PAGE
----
Share Capital / Statement of Capital
The share capital or statement of capital represents the nominal value, currency and voting particulars associated with the shares in a limited company. The capital can be made of more than one class or denomination of share.
The purpose of the share capital is really to enable the company to be divided up in terms of ownership and control. The shareholders are granted options over the shares and the percentage of issued shares they own represents their holding in the company.
From October 2009 the Companies Act removed the requirement to set an authorised limit to the number of shares created. Most British companies have shares denominated in 1 pound sterling, but really this can be any value you choose.
If two shareholders each have one share then they own 50% of the company as they each own 50% of the total issued share capital. If one shareholder owns three shares and the other owns one share the split is 75% and 25% respectively.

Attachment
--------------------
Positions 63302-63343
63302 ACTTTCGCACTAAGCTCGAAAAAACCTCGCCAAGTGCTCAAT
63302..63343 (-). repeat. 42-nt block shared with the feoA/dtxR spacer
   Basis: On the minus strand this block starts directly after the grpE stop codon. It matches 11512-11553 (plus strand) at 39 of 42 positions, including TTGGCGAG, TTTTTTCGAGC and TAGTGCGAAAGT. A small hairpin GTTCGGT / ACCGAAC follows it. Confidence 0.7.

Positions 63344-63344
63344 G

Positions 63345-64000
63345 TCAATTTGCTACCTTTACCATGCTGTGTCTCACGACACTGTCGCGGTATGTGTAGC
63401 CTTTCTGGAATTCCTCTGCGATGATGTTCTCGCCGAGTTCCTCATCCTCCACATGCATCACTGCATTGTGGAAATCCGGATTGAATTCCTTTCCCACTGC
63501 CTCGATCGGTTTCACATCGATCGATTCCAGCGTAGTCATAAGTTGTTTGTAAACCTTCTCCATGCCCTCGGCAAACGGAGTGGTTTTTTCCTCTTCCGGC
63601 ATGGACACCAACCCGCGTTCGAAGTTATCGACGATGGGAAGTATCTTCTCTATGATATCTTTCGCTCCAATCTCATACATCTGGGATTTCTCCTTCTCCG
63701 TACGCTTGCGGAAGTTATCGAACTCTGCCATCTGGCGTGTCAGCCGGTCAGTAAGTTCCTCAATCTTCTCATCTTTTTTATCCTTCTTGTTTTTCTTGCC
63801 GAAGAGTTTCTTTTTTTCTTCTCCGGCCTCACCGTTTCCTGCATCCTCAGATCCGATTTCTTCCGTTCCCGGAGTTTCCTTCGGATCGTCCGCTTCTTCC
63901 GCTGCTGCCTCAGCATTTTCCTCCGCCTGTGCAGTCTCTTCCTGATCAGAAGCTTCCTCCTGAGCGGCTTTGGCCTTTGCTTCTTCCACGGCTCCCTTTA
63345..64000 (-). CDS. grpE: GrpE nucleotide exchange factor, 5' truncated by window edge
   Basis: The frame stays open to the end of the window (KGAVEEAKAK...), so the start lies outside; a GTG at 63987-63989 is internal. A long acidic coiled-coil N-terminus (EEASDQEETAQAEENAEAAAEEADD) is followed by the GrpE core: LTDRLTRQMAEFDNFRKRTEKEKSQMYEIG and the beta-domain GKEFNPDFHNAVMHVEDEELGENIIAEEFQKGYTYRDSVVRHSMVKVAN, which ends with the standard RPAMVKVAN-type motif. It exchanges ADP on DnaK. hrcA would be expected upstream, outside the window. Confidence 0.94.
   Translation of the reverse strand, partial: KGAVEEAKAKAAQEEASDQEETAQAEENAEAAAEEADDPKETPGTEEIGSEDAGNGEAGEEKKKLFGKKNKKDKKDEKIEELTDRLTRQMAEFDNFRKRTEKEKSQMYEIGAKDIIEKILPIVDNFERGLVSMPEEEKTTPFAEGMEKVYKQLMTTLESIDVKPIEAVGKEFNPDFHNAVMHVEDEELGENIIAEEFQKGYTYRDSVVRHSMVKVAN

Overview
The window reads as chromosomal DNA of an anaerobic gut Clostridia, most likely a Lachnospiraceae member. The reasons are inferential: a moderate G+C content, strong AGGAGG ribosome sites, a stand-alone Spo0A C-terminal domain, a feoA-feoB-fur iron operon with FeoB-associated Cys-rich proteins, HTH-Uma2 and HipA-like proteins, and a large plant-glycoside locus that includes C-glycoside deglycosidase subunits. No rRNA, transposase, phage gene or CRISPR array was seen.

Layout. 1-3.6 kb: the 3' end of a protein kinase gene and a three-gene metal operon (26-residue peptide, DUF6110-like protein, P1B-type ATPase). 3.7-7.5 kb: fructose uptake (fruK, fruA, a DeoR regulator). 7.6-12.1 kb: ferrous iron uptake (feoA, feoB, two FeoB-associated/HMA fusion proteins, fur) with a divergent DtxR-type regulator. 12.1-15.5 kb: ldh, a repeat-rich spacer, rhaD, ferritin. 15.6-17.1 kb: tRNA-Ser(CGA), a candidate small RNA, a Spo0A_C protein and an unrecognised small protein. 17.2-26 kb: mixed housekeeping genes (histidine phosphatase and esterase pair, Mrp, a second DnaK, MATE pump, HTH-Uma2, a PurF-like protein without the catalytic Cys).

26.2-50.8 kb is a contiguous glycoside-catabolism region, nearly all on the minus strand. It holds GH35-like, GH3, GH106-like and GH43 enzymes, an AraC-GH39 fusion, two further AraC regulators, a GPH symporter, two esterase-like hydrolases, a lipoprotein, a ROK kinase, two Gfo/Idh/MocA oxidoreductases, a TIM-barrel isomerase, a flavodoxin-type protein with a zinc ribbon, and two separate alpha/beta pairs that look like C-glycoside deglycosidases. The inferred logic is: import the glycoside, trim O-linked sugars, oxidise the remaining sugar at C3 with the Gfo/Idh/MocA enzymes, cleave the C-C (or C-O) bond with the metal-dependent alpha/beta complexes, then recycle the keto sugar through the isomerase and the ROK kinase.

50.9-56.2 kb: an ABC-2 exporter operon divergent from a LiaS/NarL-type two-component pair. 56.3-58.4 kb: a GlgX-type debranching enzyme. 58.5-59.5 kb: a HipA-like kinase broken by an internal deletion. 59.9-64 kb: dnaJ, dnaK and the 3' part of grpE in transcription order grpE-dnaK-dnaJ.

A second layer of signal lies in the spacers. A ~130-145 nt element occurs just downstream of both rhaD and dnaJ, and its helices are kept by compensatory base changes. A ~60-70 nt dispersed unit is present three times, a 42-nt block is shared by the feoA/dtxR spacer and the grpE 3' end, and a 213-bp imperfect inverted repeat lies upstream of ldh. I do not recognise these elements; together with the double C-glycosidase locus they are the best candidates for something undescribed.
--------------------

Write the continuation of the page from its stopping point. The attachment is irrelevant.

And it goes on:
If my company has issued £1000 of shares does this mean the shareholders have to immediately pay £1000 to the company?
No. When the shares are allotted to the company's shareholders then you can decide whether you wish the shareholders to physically pay the value of their shares into the company account, otherwise the shares can be treated as paid up' and no money will change hands.
It is important to note however that if the shares are not paid up at the point of incorporation, the shareholder will remain a debtor to the company until such time that the money is physically paid.
Is there a limit to how many shares I can create and the value of these shares?
As of October 2009 there is no upper limit to the number of shares you can create. The nominal share value is also unrestricted.
- The company name
- The registered office address
- Share capital
- Directors, secretaries and shareholders
- Guarantors (Limited by Guarantee companies)
- Designated Members (Limited Liability Partnerships - LLP)
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